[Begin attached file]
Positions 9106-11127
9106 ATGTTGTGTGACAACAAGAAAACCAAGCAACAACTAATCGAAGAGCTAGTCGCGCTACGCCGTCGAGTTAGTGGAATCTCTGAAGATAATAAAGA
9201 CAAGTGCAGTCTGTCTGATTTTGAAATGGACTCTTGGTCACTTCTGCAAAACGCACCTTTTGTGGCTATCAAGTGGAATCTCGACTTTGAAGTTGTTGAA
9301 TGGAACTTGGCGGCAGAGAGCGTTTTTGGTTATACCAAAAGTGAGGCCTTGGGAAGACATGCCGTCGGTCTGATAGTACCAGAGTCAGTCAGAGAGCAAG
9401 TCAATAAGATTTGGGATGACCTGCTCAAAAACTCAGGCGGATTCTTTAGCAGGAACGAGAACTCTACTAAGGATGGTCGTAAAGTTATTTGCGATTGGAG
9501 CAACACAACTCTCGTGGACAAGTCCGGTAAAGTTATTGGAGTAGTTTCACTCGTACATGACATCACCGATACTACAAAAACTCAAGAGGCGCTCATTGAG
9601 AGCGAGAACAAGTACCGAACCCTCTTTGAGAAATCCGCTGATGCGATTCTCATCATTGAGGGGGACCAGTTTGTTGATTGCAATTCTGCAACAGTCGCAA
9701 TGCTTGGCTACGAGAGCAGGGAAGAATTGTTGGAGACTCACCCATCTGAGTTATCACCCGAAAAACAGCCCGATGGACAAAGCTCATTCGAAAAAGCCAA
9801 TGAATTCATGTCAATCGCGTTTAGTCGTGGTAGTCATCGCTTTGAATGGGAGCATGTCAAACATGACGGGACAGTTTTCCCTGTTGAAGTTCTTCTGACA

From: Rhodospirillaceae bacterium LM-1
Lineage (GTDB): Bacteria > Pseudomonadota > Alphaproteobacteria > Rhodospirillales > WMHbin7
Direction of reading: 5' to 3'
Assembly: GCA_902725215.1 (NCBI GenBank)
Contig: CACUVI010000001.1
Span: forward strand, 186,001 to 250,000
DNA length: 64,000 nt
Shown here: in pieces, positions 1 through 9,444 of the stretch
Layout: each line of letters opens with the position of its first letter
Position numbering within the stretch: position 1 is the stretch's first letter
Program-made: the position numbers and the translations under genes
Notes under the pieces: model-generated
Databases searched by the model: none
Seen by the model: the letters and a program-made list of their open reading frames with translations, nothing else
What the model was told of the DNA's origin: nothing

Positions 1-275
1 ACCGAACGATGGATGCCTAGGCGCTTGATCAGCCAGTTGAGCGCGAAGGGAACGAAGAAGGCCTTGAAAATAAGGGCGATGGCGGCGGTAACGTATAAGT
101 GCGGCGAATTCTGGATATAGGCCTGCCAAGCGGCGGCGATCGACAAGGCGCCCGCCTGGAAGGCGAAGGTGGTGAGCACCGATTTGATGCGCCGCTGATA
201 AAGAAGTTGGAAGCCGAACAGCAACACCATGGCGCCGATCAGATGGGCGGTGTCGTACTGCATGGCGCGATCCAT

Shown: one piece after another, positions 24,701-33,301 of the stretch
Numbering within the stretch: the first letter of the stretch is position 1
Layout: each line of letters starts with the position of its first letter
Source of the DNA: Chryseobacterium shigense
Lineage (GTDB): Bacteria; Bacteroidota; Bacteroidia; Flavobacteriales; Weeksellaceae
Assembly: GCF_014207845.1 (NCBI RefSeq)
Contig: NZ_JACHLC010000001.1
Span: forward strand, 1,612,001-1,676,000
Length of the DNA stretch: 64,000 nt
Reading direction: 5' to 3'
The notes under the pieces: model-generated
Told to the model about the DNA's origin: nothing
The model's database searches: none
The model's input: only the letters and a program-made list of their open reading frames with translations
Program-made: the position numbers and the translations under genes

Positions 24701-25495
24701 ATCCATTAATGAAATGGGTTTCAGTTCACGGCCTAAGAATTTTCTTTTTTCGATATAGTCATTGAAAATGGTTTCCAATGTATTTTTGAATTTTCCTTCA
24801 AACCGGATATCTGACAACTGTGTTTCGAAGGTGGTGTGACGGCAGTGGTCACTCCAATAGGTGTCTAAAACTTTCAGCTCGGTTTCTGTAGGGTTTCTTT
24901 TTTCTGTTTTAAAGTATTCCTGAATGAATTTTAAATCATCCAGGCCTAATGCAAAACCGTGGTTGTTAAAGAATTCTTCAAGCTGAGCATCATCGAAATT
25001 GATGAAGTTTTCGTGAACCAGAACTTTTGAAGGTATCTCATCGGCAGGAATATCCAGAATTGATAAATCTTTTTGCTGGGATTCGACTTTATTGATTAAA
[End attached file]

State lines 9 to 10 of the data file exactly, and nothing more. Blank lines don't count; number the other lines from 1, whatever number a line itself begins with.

9801 TGAATTCATGTCAATCGCGTTTAGTCGTGGTAGTCATCGCTTTGAATGGGAGCATGTCAAACATGACGGGACAGTTTTCCCTGTTGAAGTTCTTCTGACA

From: Rhodospirillaceae bacterium LM-1